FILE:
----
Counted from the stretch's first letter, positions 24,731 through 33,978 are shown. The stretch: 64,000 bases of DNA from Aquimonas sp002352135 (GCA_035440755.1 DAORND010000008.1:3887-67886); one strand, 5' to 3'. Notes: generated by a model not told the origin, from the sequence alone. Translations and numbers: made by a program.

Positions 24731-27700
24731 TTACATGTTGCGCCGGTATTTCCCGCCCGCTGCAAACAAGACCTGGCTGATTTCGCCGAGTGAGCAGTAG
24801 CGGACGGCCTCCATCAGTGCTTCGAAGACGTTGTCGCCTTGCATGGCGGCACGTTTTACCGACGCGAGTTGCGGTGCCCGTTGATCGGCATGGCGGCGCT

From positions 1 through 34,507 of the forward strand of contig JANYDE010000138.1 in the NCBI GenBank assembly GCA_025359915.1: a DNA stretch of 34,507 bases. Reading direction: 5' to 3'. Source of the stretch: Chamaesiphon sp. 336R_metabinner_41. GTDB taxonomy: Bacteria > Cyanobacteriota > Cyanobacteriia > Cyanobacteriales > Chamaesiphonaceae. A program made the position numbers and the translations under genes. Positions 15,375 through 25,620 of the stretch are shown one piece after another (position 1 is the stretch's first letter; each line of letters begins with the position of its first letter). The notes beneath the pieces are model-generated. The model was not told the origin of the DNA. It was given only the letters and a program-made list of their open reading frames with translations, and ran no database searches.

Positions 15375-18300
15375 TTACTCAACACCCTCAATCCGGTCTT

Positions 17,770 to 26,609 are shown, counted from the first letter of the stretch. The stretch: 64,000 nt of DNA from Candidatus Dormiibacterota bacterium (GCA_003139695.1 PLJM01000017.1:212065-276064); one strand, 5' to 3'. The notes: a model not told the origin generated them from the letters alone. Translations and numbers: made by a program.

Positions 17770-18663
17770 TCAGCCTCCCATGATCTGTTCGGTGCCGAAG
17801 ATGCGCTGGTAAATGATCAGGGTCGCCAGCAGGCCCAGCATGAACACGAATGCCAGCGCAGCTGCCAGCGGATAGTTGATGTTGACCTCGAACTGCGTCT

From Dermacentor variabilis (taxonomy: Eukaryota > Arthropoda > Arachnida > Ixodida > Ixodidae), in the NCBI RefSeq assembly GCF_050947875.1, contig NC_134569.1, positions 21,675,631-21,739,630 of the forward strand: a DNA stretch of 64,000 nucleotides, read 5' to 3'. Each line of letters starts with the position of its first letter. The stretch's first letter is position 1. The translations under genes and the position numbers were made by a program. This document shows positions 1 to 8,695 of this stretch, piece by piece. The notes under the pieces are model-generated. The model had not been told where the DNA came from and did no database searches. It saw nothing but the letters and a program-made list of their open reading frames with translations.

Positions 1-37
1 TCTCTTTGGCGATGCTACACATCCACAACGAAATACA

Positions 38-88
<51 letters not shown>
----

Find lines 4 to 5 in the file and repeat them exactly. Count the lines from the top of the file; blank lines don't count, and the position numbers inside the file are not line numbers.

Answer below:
24801 CGGACGGCCTCCATCAGTGCTTCGAAGACGTTGTCGCCTTGCATGGCGGCACGTTTTACCGACGCGAGTTGCGGTGCCCGTTGATCGGCATGGCGGCGCT

From positions 1 through 34,507 of the forward strand of contig JANYDE010000138.1 in the NCBI GenBank assembly GCA_025359915.1: a DNA stretch of 34,507 bases. Reading direction: 5' to 3'. Source of the stretch: Chamaesiphon sp. 336R_metabinner_41. GTDB taxonomy: Bacteria > Cyanobacteriota > Cyanobacteriia > Cyanobacteriales > Chamaesiphonaceae. A program made the position numbers and the translations under genes. Positions 15,375 through 25,620 of the stretch are shown one piece after another (position 1 is the stretch's first letter; each line of letters begins with the position of its first letter). The notes beneath the pieces are model-generated. The model was not told the origin of the DNA. It was given only the letters and a program-made list of their open reading frames with translations, and ran no database searches.